The case of the mysterious rise in rent

Friday was an interesting day.  I received a call from my dad’s local banker.  There was a woman in front of him who was demanding $720 to bring dad’s rent up to date.  She said she was the landlady.

Amazing  how many calls I get and visitors this poor banker gets from people who claim to be a landlord of some kind to my dad.

Mind you, I had spoken to a two different women last week regarding my dad’s rent.  One, who turned out to just be a helper of some kind, told me that they had held dad’s room for him while he was in jail with the understanding that he would pay up as soon as he got out.  She told me he owed five hundred eighty dollars.  One hundred was for a deposit he never paid and the rest was for two months rent at two hundred forty dollars a month.  The other was a woman, who claimed to be the landlady, reiterated what dad owed.  Five hundred-eighty dollars.  She also gave me the same breakdown.

Okay.  I can deal with the possibility that dad owes back rent, but what I can’t deal with are people who request money on dad’s behalf without offering proof of who they are or whom they represent.  I told the “landlady” that as soon as she provides me with a copy of the application with my dad’s signature on it and a price sheet that shows the layout and price of his place, I would be happy to pay his balance.

After much back-and-forth, she finally agreed to send me the application, but she insisted that there are no price sheets.  Yeah.  Sure.  I did at least insist that she note the breakdown of what’s owed.

No price sheets?  I’ve lived in apartments before and not one didn’t have a price sheet  attached to some sort of layout or detail of the different apartments.

Interesting what I received in the mail this week:  a copy of dad’s application with his signature, a breakdown of the amount owed, and . . . a note that the rent is $360 a month.  Why am I not surprised?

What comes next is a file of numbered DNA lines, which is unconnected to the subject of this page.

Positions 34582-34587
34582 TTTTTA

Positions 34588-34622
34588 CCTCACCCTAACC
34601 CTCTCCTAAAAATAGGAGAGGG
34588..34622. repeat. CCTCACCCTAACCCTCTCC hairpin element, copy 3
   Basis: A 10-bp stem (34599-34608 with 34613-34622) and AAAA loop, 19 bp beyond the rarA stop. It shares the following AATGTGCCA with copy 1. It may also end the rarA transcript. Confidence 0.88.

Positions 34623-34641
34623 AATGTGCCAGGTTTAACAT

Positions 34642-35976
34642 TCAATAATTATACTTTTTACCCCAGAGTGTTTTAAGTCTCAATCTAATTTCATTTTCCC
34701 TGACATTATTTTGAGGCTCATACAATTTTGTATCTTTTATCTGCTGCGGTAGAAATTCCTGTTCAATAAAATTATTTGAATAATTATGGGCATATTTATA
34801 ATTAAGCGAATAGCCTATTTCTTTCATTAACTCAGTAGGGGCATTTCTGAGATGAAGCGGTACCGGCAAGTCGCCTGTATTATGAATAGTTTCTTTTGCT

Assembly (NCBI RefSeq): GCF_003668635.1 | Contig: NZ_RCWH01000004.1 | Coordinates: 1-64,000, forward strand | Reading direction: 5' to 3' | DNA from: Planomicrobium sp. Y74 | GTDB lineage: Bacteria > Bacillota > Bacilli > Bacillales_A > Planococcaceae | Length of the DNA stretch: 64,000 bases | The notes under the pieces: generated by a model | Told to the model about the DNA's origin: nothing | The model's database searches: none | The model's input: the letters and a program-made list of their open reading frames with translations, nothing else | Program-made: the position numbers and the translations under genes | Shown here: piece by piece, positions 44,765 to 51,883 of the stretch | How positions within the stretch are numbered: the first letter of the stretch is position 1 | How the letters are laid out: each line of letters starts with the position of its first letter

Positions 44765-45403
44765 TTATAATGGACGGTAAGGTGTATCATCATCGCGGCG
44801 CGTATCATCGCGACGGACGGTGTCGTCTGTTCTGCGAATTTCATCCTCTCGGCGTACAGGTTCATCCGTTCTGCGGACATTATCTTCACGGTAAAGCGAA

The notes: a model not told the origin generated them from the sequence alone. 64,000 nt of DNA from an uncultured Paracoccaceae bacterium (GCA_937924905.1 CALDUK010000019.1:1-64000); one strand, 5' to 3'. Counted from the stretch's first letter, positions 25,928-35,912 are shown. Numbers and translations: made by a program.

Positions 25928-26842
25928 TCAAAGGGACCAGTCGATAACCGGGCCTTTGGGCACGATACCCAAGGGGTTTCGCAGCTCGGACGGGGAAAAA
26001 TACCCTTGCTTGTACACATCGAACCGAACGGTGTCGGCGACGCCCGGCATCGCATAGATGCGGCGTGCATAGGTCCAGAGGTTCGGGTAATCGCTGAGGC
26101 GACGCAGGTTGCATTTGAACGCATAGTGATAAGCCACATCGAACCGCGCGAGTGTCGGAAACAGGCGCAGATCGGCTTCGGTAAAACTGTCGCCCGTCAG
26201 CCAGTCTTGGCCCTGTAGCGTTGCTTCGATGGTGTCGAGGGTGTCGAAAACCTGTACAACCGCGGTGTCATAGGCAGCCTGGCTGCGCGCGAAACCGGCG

When I spoke with the “landlady” who was at the bank, I asked her about the difference in rent.  She said she told me that the rent was $360 when we last spoke.  Poor woman didn’t know I have an eidetic memory.  I repeated our conversation, as well as the conversation I had with her assistant, to refresh her conveniently flawed recollection.  She wasn’t exactly a lady in her response.  Suffice it to say, she asked if I was calling her a liar.  I let her guess the answer.

In the end, I told her the originally requested amount of $580 was already ordered on-line, so I would not authorize the seven hundred-twenty.  She wanted the balance.  I told her I’d have to take care of that on-line.  Which I will.  As soon as I reach the person who actually owns the apartments and get to the bottom of this rent scam she’s trying to pull.

I am beyond tired of people taking advantage of my dad.  I am tired of being lied to while I’m trying to help dad get right in his world.

I think, what I really think, is that I’m just plain tired.

COPYRIGHT NOTICE:  NO PART OF THIS ARTICLE MAY BE REPRODUCED WITHOUT PERMISSION, ATTRIBUTION,  AND LINK-BACK.

Copyright © 2010 Diane Faulkner.  All rights reserved worldwide, including the right of reproduction in whole or in part in any form.

Reproduction or transmission of any part of this work by any means, electronic or mechanical, including photocopying, beyond that permitted by Copyright Law, without the express permission of and payment to the author, is prohibited.

Text:  Copyright © 2010 Diane Faulkner.  All rights reserved worldwide.  My Life with Dad™ and related trademarks appearing on this website are the property of Diane Faulkner.

Photo:  Copyright © 2010 Diane Faulkner.  All rights reserved worldwide

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